Women first organized and collectively fought for suffrage at the national level in July of 1848. Suffragists such as Elizabeth Cady Stanton and Lucretia Mott convened a meeting of over 300 people in Seneca Falls, New York. In the following decades, women marched, protested, lobbied, and even went to jail. By the 1870s, women pressured Congress to vote on an amendment that would recognize their suffrage rights. This amendment was sometimes known as the Susan B. Anthony Amendment and became the 19th Amendment.
The amendment reads:
“The right of citizens of the United States to vote shall not be denied or abridged by the United States or by any state on account of sex.”
Although the women’s rights movement was born in New England, women first won suffrage victories in the West. In the Dakota Territory, women were able to vote in school elections beginning in 1883. Legislation that would have provided full suffrage to women lost by one vote in 1875. A similar bill passed the territorial legislature in 1885 but was vetoed by the territorial governor, Gilbert Pierce. If Governor Pierce had not struck down the law, women from the Dakota Territory would have joined those in the Wyoming and Utah territories in winning voting rights on the same terms as men.
When North Dakota became a state in 1889, the state constitution continued to protect women’s right to vote in school elections but did not expand their enfranchisement. A few determined women lobbied for full suffrage throughout the rest of the nineteenth century. Linda Slaughter, who with her husband Dr. Frank Slaughter helped to establish the town of Bismark, was a vocal advocate for both women and Native Americans. Elizabeth Preston Anderson, who was President of the North Dakota chapter of the Women’s Christian Temperance Union (WCTU) campaigned year after year for the passage of suffrage measures through the legislature. Though the organization’s main interest was in preserving and enforcing the prohibition law, the WCTU also favored woman suffrage. Because of Anderson’s record-keeping, we have evidence of a defeat for woman suffrage in North Dakota that was nearly a victory. In 1893, a bill enacting full voting rights for women passed the North Dakota legislature and it looked like the governor would sign it. However, the speaker of the North Dakota House refused to sign the measure. Then the bill was “lost” on its way to the governor. The House expunged the record as if the proceedings never happened.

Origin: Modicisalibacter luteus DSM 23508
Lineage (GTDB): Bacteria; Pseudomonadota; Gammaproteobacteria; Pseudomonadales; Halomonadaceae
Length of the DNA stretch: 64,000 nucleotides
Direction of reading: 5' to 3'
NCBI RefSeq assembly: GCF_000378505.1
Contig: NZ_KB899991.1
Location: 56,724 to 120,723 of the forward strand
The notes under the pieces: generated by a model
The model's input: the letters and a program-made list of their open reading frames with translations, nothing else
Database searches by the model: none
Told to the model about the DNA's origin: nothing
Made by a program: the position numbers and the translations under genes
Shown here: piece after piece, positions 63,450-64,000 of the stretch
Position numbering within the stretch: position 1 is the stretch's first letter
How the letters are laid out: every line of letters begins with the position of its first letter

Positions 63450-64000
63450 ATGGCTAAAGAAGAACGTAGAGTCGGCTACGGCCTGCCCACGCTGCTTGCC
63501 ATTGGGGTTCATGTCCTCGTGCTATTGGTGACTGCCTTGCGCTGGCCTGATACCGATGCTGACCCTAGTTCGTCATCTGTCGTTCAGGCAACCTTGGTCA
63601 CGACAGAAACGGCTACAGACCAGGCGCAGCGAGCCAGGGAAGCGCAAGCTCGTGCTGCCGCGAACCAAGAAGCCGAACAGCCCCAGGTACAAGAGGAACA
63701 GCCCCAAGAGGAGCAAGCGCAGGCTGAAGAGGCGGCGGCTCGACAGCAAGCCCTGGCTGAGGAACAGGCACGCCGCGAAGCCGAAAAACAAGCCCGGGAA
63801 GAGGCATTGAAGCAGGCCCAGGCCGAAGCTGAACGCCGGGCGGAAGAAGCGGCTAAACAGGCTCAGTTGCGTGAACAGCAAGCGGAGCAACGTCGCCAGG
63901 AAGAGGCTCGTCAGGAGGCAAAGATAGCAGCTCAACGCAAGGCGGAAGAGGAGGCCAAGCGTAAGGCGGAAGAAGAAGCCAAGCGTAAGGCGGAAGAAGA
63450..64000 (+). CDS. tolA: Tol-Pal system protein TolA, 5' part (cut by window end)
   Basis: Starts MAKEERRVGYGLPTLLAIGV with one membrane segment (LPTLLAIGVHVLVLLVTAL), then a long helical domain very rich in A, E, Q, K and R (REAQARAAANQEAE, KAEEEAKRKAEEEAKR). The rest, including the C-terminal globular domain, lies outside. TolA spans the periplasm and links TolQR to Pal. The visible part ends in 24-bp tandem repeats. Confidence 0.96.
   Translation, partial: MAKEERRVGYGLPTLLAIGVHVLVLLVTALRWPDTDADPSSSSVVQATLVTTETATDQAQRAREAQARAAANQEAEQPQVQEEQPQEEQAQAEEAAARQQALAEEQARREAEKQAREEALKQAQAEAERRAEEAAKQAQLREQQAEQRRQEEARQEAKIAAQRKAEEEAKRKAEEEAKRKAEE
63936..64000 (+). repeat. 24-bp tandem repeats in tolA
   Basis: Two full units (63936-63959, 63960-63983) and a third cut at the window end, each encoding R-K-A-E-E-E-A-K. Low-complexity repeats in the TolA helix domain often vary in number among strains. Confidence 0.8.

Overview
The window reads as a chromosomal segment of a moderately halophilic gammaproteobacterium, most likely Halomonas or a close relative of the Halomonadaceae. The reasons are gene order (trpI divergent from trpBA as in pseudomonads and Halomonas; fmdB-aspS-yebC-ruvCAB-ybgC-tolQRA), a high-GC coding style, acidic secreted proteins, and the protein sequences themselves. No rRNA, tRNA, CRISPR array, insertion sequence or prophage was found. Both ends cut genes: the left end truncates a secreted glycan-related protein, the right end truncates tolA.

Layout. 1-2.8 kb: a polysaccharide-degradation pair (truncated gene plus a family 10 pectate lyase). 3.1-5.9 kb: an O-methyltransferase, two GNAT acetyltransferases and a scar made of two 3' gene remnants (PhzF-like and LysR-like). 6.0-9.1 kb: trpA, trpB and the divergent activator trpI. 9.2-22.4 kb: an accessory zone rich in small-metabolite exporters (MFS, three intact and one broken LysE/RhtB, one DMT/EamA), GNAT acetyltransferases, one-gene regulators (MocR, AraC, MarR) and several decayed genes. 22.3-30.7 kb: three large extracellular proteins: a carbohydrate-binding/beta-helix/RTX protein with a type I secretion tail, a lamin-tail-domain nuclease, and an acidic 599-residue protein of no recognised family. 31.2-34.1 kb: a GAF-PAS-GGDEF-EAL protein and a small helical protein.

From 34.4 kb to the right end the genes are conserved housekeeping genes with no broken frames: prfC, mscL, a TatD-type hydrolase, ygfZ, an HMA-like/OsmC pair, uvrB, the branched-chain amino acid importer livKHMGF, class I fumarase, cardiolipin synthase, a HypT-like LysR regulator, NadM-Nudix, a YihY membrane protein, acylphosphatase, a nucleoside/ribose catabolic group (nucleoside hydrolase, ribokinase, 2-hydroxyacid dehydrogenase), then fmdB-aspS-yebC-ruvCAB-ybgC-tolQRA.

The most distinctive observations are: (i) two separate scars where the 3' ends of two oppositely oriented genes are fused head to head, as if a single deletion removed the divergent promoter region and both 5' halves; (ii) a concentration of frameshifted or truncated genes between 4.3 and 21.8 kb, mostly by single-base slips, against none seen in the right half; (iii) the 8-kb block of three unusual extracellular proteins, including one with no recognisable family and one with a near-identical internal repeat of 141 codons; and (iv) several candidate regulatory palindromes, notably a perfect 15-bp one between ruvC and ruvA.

North Dakota women were also on the forefront of organizing for woman suffrage. Dr. Cora Smith Eaton formed the Grand Forks Equal Suffrage Association in the 1880s. They held a suffrage convention in November1895, but soon after Dr. Eaton moved to Washington State and worked for women’s rights there. An accomplished mountaineer, she planted a Votes for Women banner near the summit of Mount Rainier in 1909. The Votes for Women League formed in Fargo in 1912, a year after the North Dakota legislature amended voting laws to define voters as “male persons,” which was a blow to the woman suffrage movement.
North Dakota suffragists continued to push for expanded voting rights. In 1913, a woman suffrage bill passed the legislature but then was put to the male voters of the state and defeated in 1914. Three years later, there was finally a small victory when North Dakota lawmakers passed limited suffrage. The bill allowed women to vote for presidential electors and for some municipal positions. This measure was not put to the voters and was signed into law by the governor.
This incremental progress was frustrating to many suffragists who grew disillusioned with working for the right to vote on the state level. Women from North Dakota joined the fight for a federal amendment enfranchising women. Some participated in more confrontational demonstrations such as the National Woman’s Party pickets of the White House demanding that President Wilson support a constitutional amendment enfranchising women. Beulah Abingdon of Fargo, press secretary for the NWP, was sometimes called “The Prettiest Picket.” She was arrested during a protest in August 1917.
After decades of arguments across the country for and against women's suffrage, Congress finally approved the 19th Amendment in June 1919. After Congress passed it, at least 36 states needed to vote in favor of the amendment for it to become part of the U.S. Constitution. This process is called ratification.
On December 1, 1919, North Dakota voted to ratify the 19th Amendment. By August of 1920, 36 states (including North Dakota) ratified the amendment, ensuring that all across the country, the right to vote could not be denied based on sex.
North Dakota Places of Women's Suffrage: North Dakota Executive Mansion
Built in 1884, the North Dakota Executive Mansion was the home of the governor. Twenty different governors lived in the house from 1893 up to 1960. Lynn Frazier served as the governor from 1917 to 1921 and lived in the house with his wife and children. In 1919, he ratified the 19th Amendment for the state of North Dakota, recognizing women’s suffrage rights. The house is now listed on the National Register of Historic Places and is open for tours by appointment.